On our last visit there, I (Laura) noticed something I had never seen before. The waiter went over to the Icon of Sveti Nikola (Saint Nicholas is apparently the patron saint of most families in Serbia and Montenegro) and kissed the bottom corner of the painting. He then took a bottle of olive oil (off one of the tables-just regular olive oil, not some holy, blessed stuff) and poured some into the censor hanging in front of the icon. He added something from a little jar (I presume this was the incense) and using a lighter, lit the wick in the censor. He then crossed himself (Orthodox do the horizontal cross reverse from Catholics), bowed his head (in prayer, I guess), crossed himself again, bowed to the icon (like you would bow to a king) and went on waiting tables.

I found this extremely fascinating. By the way, the Icon of Sveti Nikola at right is taken from an internet site, I did no think it would be sensitive or appropriate to photograph someone while they were in prayer.

Thursday, March 12, 2009

Ribnica Running

When we first arrived here, there was a bridge that crossed over rocks and some litter. We were told that this is a river bed for the Ribnica. Since there was a drought, we figured that after it rained a few times we would see this river. But time passed, and we were here for several months and many rains and still there was only rocks and no Ribnica (which probably means something about little fish). We were beginning to think it was merely a myth.
If you go back to our anniversary post in November you can see Laura standing on an ancient bridge that spans the Ribnica bed.

But when the winter rains of December came (and came, and came...) finally we could see the river we had heard about. Now that spring is in the air, we decided we'd better capture the Ribnica on film before it once again faded into myth.

Monday, March 9, 2009

Women's Day

March 8th, in addition to being Laura's grandma's
91st birthday, was Women's Day. This seems to be the main gift-giving day of the year (for women anyway). It's sort of like Valentine's Day and Mother's Day rolled into one, but focusing only on women (all women, even those who aren't mothers).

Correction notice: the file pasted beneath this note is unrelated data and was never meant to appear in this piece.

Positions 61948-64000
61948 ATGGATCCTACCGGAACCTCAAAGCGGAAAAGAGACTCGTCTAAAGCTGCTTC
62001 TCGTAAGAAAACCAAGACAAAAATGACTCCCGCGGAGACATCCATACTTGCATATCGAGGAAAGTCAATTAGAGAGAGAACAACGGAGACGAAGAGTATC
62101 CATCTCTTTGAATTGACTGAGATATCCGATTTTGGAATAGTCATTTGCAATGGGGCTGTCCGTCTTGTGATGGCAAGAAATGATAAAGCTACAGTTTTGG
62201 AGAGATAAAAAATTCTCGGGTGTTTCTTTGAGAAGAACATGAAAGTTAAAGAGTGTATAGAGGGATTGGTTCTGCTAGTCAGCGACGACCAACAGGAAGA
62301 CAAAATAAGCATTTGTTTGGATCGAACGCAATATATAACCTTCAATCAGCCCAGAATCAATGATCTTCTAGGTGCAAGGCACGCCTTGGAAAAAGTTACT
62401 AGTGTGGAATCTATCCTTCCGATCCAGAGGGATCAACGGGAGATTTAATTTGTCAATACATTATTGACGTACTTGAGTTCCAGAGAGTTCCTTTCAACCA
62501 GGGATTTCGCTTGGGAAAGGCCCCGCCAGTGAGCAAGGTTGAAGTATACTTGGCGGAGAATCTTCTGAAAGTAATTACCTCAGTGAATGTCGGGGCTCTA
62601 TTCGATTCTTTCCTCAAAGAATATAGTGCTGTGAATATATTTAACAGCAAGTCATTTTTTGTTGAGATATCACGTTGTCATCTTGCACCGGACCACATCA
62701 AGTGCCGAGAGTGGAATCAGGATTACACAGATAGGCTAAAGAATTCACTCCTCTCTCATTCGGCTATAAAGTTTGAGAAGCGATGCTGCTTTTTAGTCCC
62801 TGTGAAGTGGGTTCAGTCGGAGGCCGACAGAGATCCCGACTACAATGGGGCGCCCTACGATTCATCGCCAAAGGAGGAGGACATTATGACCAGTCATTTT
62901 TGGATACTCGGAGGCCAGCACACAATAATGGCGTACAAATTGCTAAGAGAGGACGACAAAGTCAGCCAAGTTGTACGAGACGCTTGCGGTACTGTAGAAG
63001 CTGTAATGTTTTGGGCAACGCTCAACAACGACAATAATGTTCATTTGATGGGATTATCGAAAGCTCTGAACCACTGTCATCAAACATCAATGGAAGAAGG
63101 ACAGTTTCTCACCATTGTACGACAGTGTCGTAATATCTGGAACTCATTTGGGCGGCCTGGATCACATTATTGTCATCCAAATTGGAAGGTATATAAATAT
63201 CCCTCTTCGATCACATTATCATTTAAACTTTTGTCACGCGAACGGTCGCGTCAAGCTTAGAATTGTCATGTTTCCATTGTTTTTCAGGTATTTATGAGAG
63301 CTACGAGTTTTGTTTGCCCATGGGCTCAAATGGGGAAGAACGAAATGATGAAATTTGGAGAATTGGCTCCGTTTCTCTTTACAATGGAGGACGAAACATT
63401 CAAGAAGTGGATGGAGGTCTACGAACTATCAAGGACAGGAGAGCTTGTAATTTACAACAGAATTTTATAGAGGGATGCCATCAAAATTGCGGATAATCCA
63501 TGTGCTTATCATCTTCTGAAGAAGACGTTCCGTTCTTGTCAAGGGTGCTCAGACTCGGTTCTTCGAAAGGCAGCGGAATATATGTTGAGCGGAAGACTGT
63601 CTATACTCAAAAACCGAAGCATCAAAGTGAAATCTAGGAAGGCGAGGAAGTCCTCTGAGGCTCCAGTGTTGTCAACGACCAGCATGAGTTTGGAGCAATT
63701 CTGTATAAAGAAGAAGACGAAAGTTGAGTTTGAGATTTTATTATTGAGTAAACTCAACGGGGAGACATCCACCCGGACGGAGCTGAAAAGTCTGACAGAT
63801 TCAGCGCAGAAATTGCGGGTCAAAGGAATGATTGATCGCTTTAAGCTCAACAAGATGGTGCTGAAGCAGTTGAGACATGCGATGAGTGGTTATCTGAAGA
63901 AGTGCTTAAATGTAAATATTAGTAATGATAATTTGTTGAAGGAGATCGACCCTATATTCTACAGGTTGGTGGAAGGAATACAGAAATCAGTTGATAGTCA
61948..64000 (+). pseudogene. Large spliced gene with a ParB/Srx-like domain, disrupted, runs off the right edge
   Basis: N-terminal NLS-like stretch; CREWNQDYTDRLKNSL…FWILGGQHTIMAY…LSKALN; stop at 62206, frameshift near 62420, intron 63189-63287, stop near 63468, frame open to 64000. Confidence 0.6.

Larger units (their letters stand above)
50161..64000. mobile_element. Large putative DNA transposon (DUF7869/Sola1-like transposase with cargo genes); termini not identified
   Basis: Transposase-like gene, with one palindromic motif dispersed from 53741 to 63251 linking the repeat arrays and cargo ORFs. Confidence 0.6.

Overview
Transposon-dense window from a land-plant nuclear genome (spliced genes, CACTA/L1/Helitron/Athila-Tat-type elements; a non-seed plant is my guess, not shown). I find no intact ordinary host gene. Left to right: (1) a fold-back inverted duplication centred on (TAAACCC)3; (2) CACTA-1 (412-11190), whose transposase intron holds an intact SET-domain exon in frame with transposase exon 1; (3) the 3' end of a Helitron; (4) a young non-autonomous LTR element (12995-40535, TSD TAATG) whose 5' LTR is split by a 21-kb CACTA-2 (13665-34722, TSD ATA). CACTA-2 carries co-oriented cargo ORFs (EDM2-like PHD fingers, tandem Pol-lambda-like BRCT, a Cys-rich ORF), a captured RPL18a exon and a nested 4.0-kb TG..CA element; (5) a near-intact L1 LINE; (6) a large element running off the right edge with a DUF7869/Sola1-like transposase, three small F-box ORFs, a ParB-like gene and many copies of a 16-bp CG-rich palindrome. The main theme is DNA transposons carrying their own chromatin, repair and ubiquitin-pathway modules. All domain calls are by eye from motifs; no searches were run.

Many women we saw were carrying roses. We didn't actually happen across a rose vendor but we did see a garden with Laura's favorite "to pick" flowers, daffodils. As tempting as it was, she did not pick any.

We chose to celebrate by going to the Italian restaurant. It is much more authentic then the Mexican one. This does make sense considering the proximity of Italy compared to Mexico. The food was excellent, and we even were served cake "on the house" although we have been told that everytime you go in you get "free" cake, they just figure it in to the cost of your meal.

Steve found the olives to be wonderful, and the bruschetta was simply out of this world. The meal was also very good. And the cake was pretty awesome too.

It was a lovely day, and we enjoyed it very much.

Tuesday, March 3, 2009

Of Dogs and Men

While we have not seen this to be true, the stereotype of Montenegrins is laziness. One joke is that the dogs here are as lazy as their owners. In the hot days of September, we did see many dogs who wouldn't even turn their heads if you whistled to them, but continued to lay there, staring into space.
In the cooler weather we have seen more canine activity. Sometimes a dog or small pack will follow us for a little while, or come up and shyly indicate a willingness to be petted. We are somewhat discerning as to the cleanliness and overall healthful appearance of the dogs we pet.
Many homes have "guard dogs" on the roof which bark at strangers passing by. Some of these are about the size of a Jack Russell terrier, while others are German Shepherds.
When we visited Lovćen, this little pregnant dog (pictured above) found us (or at least the remains of our lunch) appealing. Once when we left a restaurant with a "doggie bag" we were followed for four blocks by a hopeful stray. Sometimes it's hard to tell if a particular pas (dog in Serbian) is someone's pet roaming free range or simply a homeless wanderer. There are some very cute ones who rummage through the garbage container near our home. The run away when we get close though.